IT WORKS! So beautifully!  Look how even and golden #1 - the cake stripped layer - is! And the other, same cooking time AND in the back of my oven which is traditionally cooler, is darker and has a round center.  I will never EVER bake without cake strips again. Wonderful!  (And the layers slipped right out of the pans with the flour spray so a win on both new experiments!)

So I was basically playing around with decorating and trying to make it fancy schmancy.  I piped the border of buttercream around the inside edge of each layer then filled with a basic strawberry filling (because I felt like it).  Did the crumb coat and smoothed all the lines, etc, etc.  When I went to pipe the decoration though? woo boy. Rough.  Buttercream is most certainly NOT as agreeable as royal icing. Sure, it tastes better but it's just ornery! Go where I want you to, buttercream!!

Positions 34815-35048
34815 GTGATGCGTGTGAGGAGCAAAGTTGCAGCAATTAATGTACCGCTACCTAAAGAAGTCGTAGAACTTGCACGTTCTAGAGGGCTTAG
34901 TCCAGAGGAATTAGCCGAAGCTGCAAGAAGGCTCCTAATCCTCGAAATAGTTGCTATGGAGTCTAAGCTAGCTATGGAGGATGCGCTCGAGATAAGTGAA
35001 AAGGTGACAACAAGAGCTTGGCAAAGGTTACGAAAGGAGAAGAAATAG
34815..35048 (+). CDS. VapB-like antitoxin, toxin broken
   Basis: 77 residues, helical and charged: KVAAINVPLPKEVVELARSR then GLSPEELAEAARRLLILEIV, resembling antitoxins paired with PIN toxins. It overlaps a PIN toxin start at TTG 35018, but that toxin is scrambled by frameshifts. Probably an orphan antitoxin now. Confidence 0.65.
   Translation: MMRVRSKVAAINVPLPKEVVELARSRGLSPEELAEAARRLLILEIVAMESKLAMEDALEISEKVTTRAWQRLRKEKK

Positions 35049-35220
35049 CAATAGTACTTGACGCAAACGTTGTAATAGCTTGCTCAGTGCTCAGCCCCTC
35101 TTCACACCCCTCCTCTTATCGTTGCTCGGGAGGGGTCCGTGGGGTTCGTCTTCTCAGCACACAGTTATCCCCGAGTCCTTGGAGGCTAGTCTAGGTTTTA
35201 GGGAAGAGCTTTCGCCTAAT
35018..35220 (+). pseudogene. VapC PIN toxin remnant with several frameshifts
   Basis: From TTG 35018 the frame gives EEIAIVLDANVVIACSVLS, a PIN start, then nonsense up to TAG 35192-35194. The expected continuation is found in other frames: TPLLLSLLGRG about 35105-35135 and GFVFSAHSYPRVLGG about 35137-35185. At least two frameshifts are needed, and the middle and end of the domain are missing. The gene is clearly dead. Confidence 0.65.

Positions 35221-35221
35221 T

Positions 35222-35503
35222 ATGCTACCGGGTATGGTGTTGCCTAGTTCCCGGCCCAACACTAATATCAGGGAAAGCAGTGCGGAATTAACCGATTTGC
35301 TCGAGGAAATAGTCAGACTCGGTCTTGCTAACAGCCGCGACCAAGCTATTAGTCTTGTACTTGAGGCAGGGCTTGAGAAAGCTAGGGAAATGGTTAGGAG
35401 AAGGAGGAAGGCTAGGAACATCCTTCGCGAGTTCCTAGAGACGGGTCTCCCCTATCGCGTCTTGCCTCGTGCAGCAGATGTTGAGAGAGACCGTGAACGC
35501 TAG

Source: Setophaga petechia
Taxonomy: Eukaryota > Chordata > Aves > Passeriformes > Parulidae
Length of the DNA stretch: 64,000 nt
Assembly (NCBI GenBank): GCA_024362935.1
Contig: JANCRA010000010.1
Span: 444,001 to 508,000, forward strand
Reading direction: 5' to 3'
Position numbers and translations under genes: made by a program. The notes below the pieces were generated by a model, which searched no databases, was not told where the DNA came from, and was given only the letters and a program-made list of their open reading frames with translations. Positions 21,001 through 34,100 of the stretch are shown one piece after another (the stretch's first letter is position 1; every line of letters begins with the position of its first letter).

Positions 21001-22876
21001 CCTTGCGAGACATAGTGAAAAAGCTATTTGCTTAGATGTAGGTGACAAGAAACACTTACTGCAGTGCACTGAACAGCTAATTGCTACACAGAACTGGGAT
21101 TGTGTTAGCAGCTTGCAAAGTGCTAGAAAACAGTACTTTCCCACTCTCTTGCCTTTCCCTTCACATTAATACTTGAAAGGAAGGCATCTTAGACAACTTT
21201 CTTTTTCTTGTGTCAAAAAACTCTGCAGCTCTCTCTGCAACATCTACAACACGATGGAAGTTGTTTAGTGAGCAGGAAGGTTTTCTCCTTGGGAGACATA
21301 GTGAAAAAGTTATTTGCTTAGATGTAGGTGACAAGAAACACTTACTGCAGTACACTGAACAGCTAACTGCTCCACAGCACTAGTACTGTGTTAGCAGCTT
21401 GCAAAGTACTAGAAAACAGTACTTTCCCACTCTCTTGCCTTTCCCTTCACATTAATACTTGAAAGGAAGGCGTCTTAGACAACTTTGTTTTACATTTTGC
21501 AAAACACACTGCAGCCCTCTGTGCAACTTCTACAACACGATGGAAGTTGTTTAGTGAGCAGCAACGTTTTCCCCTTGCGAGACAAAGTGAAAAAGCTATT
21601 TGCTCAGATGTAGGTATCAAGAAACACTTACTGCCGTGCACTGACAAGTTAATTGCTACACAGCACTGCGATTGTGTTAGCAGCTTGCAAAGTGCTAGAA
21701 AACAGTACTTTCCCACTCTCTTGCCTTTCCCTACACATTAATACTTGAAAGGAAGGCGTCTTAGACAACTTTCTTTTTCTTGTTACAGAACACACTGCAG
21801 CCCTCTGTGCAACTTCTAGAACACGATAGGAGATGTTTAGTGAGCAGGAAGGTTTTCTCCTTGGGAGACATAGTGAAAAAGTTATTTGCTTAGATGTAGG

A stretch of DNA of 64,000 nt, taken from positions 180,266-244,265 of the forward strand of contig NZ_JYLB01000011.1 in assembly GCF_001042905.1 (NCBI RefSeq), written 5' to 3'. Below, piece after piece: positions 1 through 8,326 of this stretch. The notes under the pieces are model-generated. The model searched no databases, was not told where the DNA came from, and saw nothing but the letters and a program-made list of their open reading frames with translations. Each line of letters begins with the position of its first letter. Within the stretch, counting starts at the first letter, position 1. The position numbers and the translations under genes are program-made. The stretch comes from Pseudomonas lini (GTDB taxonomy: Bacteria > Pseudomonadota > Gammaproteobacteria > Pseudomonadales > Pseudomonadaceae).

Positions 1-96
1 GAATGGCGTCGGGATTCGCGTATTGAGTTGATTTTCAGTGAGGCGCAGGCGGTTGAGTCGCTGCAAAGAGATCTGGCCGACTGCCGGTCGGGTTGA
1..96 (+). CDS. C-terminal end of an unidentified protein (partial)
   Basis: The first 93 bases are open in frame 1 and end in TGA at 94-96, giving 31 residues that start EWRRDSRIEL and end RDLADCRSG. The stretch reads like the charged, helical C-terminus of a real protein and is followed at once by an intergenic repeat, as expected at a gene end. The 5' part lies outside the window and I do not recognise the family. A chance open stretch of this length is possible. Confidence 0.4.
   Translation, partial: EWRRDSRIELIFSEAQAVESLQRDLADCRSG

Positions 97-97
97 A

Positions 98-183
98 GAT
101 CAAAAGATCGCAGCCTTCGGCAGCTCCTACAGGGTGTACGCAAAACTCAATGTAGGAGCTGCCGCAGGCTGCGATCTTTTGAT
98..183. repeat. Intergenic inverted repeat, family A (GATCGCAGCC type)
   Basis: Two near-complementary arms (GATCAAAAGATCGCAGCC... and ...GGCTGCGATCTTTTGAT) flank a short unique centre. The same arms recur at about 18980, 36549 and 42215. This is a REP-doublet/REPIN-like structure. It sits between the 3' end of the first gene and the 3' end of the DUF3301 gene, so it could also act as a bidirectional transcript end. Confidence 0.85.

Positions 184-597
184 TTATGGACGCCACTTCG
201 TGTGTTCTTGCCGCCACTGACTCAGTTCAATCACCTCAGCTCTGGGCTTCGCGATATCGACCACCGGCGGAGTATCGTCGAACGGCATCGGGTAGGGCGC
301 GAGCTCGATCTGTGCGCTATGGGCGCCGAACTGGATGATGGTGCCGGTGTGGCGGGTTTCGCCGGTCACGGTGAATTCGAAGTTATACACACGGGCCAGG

And, for my own amusement, when we went to cut into it, I tried a new cut technique that I saw in a cake magazine so we got rectangle cuts from a round cake. Like wedding cake pieces! I just thought they were darling (and had a hankering for some white wedding cake).  Just cut all the way across, off center (however long you want a piece) then start cutting perpendicular from that line! Kinda want to do all my round cakes this way now.  No skinny triangle edge! All even square!

The recipe was pretty good but not going in my favorites box. It was dense but not heavy and was a solid, vanilla cake. The family liked it but I'll keep looking for the perfect white cake...

The Joy of Cooking

3 1/2 cups sifted cake flour
1 Tablespoon plus 1 teaspoon baking powder
1/2 teaspoon salt
1 cup milk
1 teaspoon vanilla
1/4 teaspoon almond extract
1 cup (2 sticks) unsalted butter
1 2/3 cups sugar + 1/3 cup
8 large egg whites
1/2 teaspoon cream of tartar